évasion...
But I'm not good with words
and also what am I doing here, I should be somewhere, looking across the sea, having a walk in the forest and climbing rocks but instead I'm here reblogging photographs I wish I'd taken, words I wish I wrote, seeing people go somewhere, wishing, wishing, wishing that I'm the one going places.
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242 notes
April 23rd
starswaterairdirt:

Ophelia Drowning, 1895.
Paul Albert Steck

starswaterairdirt:

Ophelia Drowning, 1895.

Paul Albert Steck

#art 
706 notes
April 23rd
curly-essence:

joshlpadilla:

Photo by Hassan Kinley.

http://curlyessence.com/
You have yesterdays
in your heart and tomorrows
resting in your soul.
written by a haiku for the soul (NJ.)
28 notes
April 23rd
65,652 notes
April 23rd
risewiththemoon:

These are my favorite opals. Don’t they look like hatching dragon eggs? My mom has a bunch, but we went into an opal store and they had cases and cases of them. It looked like an incubator lol

risewiththemoon:

These are my favorite opals. Don’t they look like hatching dragon eggs? My mom has a bunch, but we went into an opal store and they had cases and cases of them. It looked like an incubator lol

24 notes
April 23rd

brooklynboobala:

m2migzz:

darksilenceinsuburbia:

Malcolm Venville. The Women of Casa X.

The British photographer Malcolm Venville has made a searing photographic record of a deranged reality. Complementing Venville’s photographs is a series of astonishingly candid interviews with the women of Casa X by the well-known Mexican writer Amanda de la Rosa. These are the portraits and testimonies of thirty-five survivors of the monster of the City, with much to say about life in a slum in Latin America: about the Mexico that horrifies, about sex, poverty, love, and the darkest side of human nature.

One night in Mexico City, Carmen Muñoz, sex worker, was roaming the streets looking for customers. Unexpectedly, she found two colleagues, both over sixty years old, sleeping on the street, covered by newspapers. After almost forty years of giving service to butchers, porters, refuse collectors and criminals, they were now long forgotten by their families and society. Carmen was confronted with what would be her own fate, like most women of her profession. Striving for dignity for all of them, she organised her colleagues and led a group that resolved to find a home where they could spend their last days in safety and warmth.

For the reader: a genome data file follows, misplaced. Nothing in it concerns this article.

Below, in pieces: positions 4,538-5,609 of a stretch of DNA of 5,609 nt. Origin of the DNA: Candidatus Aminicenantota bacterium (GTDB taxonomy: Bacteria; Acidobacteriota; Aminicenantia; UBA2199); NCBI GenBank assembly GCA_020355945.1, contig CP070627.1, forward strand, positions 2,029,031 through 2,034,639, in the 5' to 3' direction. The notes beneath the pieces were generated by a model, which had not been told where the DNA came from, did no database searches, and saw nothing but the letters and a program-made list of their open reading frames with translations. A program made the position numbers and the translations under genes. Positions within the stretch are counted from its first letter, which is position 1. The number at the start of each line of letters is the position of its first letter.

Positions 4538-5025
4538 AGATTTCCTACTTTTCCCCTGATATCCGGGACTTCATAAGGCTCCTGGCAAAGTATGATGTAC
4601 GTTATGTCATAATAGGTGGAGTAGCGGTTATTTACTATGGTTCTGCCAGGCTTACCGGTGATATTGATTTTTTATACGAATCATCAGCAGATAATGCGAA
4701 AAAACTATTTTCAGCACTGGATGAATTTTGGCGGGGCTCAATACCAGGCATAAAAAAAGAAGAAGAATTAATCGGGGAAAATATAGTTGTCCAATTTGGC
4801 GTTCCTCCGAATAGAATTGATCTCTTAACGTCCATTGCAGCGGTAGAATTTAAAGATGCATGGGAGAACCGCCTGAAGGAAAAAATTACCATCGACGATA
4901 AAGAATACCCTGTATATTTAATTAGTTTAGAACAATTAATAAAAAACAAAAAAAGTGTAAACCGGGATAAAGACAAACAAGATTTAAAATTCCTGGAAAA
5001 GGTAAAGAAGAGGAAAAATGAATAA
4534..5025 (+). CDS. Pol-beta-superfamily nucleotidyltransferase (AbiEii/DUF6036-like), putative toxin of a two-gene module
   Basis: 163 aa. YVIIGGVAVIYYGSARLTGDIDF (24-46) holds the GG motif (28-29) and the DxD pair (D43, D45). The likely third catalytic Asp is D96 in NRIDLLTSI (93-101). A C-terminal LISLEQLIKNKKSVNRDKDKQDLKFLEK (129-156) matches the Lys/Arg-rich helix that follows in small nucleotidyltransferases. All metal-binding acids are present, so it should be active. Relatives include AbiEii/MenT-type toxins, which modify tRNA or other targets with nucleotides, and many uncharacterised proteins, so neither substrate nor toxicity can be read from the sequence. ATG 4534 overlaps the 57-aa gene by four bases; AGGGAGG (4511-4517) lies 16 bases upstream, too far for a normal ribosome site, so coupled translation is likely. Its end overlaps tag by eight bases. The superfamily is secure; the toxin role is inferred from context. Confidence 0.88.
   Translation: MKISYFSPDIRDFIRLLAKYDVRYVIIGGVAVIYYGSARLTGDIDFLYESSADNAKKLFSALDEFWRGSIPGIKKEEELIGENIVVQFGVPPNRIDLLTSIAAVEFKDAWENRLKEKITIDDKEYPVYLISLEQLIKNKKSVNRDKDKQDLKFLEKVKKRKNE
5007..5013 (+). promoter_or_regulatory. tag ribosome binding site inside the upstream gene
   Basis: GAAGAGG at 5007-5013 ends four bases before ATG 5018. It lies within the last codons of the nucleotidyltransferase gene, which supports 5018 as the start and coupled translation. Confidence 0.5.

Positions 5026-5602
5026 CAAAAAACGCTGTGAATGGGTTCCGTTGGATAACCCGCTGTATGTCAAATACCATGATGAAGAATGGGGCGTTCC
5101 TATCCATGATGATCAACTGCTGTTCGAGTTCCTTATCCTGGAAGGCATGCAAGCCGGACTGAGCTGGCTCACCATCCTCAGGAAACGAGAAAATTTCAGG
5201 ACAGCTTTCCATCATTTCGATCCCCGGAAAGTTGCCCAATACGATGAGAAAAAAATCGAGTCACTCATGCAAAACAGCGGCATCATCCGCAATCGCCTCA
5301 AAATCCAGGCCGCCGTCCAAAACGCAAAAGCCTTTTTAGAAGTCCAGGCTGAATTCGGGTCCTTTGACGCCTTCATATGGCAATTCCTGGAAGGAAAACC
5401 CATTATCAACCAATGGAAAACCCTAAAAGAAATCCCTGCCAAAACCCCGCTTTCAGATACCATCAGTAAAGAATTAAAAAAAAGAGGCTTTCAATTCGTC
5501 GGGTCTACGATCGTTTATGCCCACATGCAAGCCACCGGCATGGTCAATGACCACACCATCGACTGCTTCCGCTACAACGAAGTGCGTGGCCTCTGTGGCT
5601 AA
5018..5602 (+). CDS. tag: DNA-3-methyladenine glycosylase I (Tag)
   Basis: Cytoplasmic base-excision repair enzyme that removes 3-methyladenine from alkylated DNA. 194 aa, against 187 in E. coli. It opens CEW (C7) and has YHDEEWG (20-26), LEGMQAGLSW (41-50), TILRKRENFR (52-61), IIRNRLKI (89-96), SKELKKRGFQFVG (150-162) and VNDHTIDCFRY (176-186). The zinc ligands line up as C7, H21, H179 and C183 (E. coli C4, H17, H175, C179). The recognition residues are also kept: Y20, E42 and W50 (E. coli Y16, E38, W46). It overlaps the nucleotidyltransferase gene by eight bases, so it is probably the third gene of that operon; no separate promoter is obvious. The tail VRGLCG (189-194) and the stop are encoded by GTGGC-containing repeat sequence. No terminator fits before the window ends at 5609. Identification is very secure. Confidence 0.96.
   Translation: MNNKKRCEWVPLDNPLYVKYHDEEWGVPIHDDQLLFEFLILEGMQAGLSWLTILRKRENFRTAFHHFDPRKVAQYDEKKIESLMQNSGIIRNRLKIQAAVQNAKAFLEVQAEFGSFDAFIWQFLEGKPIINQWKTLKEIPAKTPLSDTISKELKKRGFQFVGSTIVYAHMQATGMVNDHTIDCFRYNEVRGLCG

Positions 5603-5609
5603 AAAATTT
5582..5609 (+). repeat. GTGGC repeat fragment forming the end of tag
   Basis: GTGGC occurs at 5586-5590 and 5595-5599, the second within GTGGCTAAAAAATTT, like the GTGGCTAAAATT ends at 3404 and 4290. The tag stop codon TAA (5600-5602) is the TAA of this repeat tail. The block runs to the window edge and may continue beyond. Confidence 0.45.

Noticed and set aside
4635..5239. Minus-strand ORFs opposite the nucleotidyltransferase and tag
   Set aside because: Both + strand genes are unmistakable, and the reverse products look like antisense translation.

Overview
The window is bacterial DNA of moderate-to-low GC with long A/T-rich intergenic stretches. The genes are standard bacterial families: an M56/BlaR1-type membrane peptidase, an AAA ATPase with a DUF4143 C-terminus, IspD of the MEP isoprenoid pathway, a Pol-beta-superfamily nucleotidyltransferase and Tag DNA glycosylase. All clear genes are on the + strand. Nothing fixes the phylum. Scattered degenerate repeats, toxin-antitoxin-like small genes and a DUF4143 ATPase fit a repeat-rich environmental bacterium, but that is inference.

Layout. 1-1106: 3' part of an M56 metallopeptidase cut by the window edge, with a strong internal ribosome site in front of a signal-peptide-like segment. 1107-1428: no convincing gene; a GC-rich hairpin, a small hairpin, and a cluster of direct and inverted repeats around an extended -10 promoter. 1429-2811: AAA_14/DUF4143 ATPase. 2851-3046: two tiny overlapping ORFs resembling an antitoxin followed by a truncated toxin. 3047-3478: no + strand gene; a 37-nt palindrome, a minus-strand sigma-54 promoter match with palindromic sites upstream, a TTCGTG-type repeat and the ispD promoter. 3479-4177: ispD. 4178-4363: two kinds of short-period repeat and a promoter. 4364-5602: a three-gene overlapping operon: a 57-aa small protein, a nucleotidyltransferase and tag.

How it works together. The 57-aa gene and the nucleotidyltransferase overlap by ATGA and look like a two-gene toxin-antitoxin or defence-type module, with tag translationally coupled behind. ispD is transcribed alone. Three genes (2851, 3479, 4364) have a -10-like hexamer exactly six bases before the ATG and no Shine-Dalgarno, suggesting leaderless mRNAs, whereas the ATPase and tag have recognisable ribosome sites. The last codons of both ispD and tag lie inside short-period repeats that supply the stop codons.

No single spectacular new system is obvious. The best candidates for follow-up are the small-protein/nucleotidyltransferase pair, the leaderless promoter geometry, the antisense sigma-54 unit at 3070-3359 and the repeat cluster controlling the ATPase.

In 2006, after twelve years of work, and with the support of Mexican intellectuals and artists, the government gave them a seventeenth-century mansion, where Carmen founded Casa Xochiquetzal - Casa X. Around sixty women, all over fifty years old, receive shelter, food, and medical and psychological care. This is not just a retirement home - most of the women who live there still walk the streets. But Casa X is the only refuge for prostitutes in Latin America.

Casa X is located in the heart of the notorious district of Tepito. Although only eight blocks from the historic centre of Mexico City, Tepito is a micro-universe, where life is lived in a unique fashion. For nearly 500 years it has been a place of impunity, crime, smuggling, violence and prostitution. The neighbourhood did not submit to the Aztec Empire, or to the Spanish conquistadors, or to the current authorities. Tepito has an identity that goes beyond its boundaries. It has its own social organisation, myths, heroes, slang, and even its own local deity, La Santa Muerte (Holy Death). The women of Casa X are stuck at the bottom of the ladder of this world, and keeping the memories of it in their bodies.

Website

Bodies!!!!

glory-to-cobrastan:

come with me

and you’ll be

in a world

of 

image

5,066 notes
April 21st
untrustyou:

Stephen Medeiros 

untrustyou:

Stephen Medeiros